Burkitt lymphoma:  A type of non-Hodgkin lymphoma (NHL) that most often occurs in young people between the ages of 12 and 30, accounting for 40% to 50% of childhood NHL. The disease usually causes a rapidly growing tumor in the abdomen. Up to 90% of these tumors are in the abdomen. Other sites of involvement include the testis, sinuses, bone, lymph nodes, skin, bone marrow, and central nervous system. Burkitt lymphoma is a small noncleaved cell lymphoma of B-cell origin. About 25% of Burkitt lymphomas contain Epstein-Barr virus genomes. Burkitt lymphoma is due to a characteristic chromosomal translocation.
Burning mouth syndrome:  An intense burning sensation on the tongue, often at the tip of the tongue. The burning mouth syndrome tends to develop in supertasters and post-menopausal women. Supertasters have an unusually large density of taste buds, each surrounded by pain fibers. Post-menopausal women with the burning mouth syndrome often lose their ability to sense bitter tastes. Clonazepam, an anti-seizure drug, is reportedly effective in treating burning mouth syndrome in more than 70% of patients.
Burning on Urination (also called Dysuria):   Painful or difficult urination. Dysuria is most commonly due to bacterial infection of the urinary tract causing inflammation of the bladder (cystitis) or kidney (pyelonephritis). In women, dysuria may also reflect inflammation of the vagina (vaginitis) or vulva (vulvitis). And in men, dysuria may be due to inflammation of the prostate (prostatitis) or the urethra (urethritis) from gonorrhea or chlamydia. There are many other causes of dysuria including irritation from chemicals in soaps, bubble baths, spermicides, and douches.
Burns, first degree:  A first degree burn is superficial and has similar characteristics to a typical sun burn. The skin is red in color and sensation is intact. In fact, it is usually somewhat painful.
Burns, second degree:  Second degree burns look similar to the first degree burns in that it is red and sensation is intact; however, the damage is severe enough to cause blistering of the skin and the pain is usually somewhat more intense.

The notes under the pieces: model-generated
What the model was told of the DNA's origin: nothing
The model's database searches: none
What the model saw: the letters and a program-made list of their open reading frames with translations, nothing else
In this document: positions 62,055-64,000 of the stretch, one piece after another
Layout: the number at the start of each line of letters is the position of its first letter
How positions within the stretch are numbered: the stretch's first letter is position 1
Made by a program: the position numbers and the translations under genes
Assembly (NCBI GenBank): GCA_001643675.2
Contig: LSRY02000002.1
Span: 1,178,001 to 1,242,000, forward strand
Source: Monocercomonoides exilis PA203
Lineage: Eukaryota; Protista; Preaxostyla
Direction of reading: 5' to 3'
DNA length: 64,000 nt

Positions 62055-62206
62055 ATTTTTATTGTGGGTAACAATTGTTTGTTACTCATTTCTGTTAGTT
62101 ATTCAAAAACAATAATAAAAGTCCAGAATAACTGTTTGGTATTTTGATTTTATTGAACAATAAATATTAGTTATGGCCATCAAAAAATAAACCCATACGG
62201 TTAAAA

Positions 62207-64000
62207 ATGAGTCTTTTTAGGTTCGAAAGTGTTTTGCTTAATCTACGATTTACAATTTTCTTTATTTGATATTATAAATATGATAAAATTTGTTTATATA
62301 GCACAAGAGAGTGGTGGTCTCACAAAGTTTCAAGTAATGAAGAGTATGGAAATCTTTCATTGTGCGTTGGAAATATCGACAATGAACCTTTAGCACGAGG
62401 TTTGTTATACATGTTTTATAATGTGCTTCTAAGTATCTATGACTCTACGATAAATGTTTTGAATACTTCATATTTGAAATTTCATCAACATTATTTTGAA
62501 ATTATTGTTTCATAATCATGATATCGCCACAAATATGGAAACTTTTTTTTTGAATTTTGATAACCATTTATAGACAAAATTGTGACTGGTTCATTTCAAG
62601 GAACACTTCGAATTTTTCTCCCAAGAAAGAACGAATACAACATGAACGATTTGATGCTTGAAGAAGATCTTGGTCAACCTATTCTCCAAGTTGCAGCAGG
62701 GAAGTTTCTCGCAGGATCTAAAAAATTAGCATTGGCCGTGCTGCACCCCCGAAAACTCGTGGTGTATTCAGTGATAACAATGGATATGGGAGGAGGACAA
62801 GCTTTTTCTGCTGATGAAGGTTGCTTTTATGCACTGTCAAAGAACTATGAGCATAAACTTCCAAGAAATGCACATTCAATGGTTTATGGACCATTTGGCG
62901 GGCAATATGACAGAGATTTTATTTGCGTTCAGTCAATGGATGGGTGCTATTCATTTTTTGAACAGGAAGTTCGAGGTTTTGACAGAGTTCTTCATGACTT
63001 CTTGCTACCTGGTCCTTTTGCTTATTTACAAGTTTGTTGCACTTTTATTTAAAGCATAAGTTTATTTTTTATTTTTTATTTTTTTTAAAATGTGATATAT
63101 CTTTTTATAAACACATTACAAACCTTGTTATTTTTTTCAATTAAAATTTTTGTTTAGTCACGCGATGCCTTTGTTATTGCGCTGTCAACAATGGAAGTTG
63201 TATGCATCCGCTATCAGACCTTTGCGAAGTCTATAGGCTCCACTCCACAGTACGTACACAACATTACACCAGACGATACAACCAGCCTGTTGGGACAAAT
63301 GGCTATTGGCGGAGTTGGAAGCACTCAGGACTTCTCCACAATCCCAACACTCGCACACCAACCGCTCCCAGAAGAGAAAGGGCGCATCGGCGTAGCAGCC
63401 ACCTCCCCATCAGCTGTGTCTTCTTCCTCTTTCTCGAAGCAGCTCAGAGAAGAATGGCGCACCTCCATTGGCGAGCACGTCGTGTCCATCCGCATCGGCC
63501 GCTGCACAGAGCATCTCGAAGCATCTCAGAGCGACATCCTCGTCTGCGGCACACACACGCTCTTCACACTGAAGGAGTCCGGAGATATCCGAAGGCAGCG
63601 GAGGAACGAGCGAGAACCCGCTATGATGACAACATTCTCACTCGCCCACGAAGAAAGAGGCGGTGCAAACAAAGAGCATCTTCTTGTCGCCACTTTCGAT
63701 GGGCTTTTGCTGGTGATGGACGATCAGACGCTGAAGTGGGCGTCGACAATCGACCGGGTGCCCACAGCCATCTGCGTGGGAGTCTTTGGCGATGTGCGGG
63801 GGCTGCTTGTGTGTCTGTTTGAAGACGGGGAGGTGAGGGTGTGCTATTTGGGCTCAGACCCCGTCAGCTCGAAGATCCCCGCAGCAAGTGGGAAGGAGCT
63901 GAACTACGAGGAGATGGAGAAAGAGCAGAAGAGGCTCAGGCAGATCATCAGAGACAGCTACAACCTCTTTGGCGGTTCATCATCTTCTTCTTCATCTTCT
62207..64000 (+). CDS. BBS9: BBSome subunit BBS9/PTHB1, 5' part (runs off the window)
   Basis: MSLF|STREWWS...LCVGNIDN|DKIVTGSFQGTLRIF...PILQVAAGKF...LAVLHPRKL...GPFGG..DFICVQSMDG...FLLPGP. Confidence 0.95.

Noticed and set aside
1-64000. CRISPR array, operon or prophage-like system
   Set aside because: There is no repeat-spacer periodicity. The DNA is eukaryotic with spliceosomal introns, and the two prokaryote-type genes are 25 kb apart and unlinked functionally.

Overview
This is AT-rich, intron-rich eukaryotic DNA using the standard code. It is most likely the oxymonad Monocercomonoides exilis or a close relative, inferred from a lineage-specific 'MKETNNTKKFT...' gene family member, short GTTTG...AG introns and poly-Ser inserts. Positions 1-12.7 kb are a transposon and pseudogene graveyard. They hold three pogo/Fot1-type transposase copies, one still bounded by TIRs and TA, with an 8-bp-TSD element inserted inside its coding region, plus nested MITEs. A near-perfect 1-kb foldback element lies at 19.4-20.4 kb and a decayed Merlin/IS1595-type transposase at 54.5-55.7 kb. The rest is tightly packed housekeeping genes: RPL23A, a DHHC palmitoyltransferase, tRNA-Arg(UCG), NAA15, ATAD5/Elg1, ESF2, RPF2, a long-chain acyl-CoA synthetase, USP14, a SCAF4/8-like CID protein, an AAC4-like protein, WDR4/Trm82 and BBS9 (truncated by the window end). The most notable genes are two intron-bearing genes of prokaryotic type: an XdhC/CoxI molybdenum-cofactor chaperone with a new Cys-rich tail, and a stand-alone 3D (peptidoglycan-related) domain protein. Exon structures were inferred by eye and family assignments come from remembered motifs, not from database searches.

Burns, third degree:  In third degree burns the damage has progressed to the point of skin death. The skin is white and without sensation.
Bursa:  A closed fluid-filled sac that functions to provide a gliding surface to reduce friction between tissues of the body. When the bursa becomes inflamed, the condition is known as bursitis. Bursa is the Greek word for "a wine skin." Plural is bursae. If the cause is infection, it is called septic bursitis. Absent the infection and it is called aseptic bursitis. Chronic (repeated of long-standing) inflammation of the bursa (bursitis) can lead to calcification of the bursa. This is referred to as calcific bursitis. The calcium deposition (calcification) can occur as long as the inflammation is present.
Buruli ulcer:  A disorder caused by infection with a member of the family of bacteria that causes tuberculosis and leprosy - the bacterium Mycobacterium ulcerans - that starts as a painless swelling in the skin, most commonly in the limbs (the arms and legs) and causes severely deforming ulcers. Complications include loss of organs such as the eye and breast, amputation of limbs and other permanent disabilities.
Butterfly rash:  A red, flat facial rash over the bridge of the nose. Over half of patients with systemic lupus erythematosus (SLE) develop this characteristic rash. Because of its shape, it is frequently referred to as the "butterfly rash" of lupus.
Butyric acid:  An acid that has four carbons in it. The formula for butyric acid is: CH3-CH2-CH2-COOH. The salt form is called butyrate and is used orally to prevent colon cancer. It is a ready source of energy for metabolism in the colon.
Bypass:  An operation in which a surgeon creates a new tubular pathway for the movement of fluids and/or other substances in the body around a blocked passageway.